At between $15-32 for hiring a boat and taking children for an outdoors experience the Charles river, Boynton says families are looking at a healthier and much more economical entertainment avenue during an economic slow down. ” Even a movie for four with popcorn will cost around $50-60, while meandering happily in a boat would cost much less”, he quips.
With the economy on a weak pitch, Boston mayor Thomas M Menino meanwhile, has kicked off a new project this weekend that calls on residents to ”get started on planning a vacation in your backyard”. Project Visit the Pin has giant red map pins being put up to mark some of the city’s tourism destinations for Bostonians to go visit. Boston, one of the cradles of American independence, is home to the famed freedom trail, a children’s museum and the mecca of all basketball lovers in the city, TD Banknorth Garden, the headquarters of the Boston Celtics. ”Boston has so much to offer to its residents”, Menino said at the launch of the initiative this weekend.
Menino’s words will probably be sweet music to people such as Renata Von Tscharner, president of the Charles River Conservancy (CRC), a state body that has been putting a multi-million dollar mission to make the parklands along side the Charles river that runs through the city, more attractive, active and accessible to its residents.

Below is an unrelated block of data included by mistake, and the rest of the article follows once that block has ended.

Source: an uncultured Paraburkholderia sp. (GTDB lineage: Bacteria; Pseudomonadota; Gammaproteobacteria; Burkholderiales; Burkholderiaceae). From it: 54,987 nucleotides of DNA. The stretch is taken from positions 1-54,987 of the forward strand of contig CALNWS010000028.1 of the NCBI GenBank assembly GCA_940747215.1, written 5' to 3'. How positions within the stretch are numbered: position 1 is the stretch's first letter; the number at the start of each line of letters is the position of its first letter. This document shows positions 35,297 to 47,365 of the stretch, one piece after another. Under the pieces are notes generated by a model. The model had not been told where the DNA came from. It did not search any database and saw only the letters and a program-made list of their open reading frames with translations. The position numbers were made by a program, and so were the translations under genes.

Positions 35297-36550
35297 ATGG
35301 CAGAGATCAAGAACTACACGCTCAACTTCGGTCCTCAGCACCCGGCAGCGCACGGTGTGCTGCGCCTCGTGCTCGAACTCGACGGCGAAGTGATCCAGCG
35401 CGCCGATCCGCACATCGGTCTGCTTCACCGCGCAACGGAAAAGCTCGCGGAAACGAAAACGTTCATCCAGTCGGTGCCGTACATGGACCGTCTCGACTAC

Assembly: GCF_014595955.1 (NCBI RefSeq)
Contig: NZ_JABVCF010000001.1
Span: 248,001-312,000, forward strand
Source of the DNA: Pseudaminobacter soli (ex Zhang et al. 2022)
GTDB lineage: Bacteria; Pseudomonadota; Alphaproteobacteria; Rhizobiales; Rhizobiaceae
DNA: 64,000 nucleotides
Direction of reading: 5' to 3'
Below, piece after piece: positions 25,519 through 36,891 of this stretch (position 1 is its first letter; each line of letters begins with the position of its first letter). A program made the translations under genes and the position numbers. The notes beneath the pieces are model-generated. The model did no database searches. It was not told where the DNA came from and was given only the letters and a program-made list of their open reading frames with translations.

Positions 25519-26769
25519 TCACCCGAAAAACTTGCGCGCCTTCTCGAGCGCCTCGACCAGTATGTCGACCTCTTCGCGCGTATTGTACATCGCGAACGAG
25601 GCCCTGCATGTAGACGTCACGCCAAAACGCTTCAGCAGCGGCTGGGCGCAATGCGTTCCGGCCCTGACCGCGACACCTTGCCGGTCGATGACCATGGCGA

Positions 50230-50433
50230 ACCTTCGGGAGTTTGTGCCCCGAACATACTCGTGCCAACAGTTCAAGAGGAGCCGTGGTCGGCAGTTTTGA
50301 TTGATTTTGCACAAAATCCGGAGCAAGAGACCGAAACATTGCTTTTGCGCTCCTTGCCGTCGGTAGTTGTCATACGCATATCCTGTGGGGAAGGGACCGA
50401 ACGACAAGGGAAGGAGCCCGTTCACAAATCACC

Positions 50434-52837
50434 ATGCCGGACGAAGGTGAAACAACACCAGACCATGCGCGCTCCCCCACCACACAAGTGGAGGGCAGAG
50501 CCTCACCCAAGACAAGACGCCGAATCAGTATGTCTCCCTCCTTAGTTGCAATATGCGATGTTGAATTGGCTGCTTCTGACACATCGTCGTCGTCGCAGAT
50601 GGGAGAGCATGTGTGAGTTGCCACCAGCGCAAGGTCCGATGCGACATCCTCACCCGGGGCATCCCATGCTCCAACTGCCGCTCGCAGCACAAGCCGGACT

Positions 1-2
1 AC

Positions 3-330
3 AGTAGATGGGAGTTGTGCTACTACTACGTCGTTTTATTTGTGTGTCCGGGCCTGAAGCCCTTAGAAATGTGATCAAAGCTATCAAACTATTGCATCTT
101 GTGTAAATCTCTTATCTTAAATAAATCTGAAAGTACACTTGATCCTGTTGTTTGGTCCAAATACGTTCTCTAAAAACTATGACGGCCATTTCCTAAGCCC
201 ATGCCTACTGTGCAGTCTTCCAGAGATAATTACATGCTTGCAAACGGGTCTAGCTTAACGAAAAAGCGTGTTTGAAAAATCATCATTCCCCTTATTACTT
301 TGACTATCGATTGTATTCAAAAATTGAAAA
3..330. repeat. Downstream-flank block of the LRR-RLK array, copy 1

Over the last few years, the CRC has taken giant steps towards this mission in active collaboration with private bodies, the results of which are showing in the form of the Charles now the only urban river in America where swimming is coming back. The CRC and others who helped organize first Official Charles Swim Race late last year, are now working towards developing beaches and pavilions across the length of it, which will allow Bostonians to have better recreational avenues.
In the meantime, the river plays host to a number of events, some of them free, some with a nominal fee including Wednesday night classical music concerts during summer, full moon night Tango events on Weeks Bridge near Harvard Business School and a theatre group that brings its repertoire to the river banks, some 17 miles along which bicycle paths have now been developed. A clutch of 34 islands off Boston harbor , where a national park set 1,600 acres of hiking trails, nature walks, beaches, historic spots, fishing, kayaking, arts even a Red Sox event, is also now being promoted as a must-do for families this summer.
”This city has so much to offer to the people who live here and the Charles is so much part of that cultural fabric.There is so much unexplored potential here that people just need look around to discover”, Tscharner says.
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First Published: Tue, Jul 01 2008. 02 44 PM IST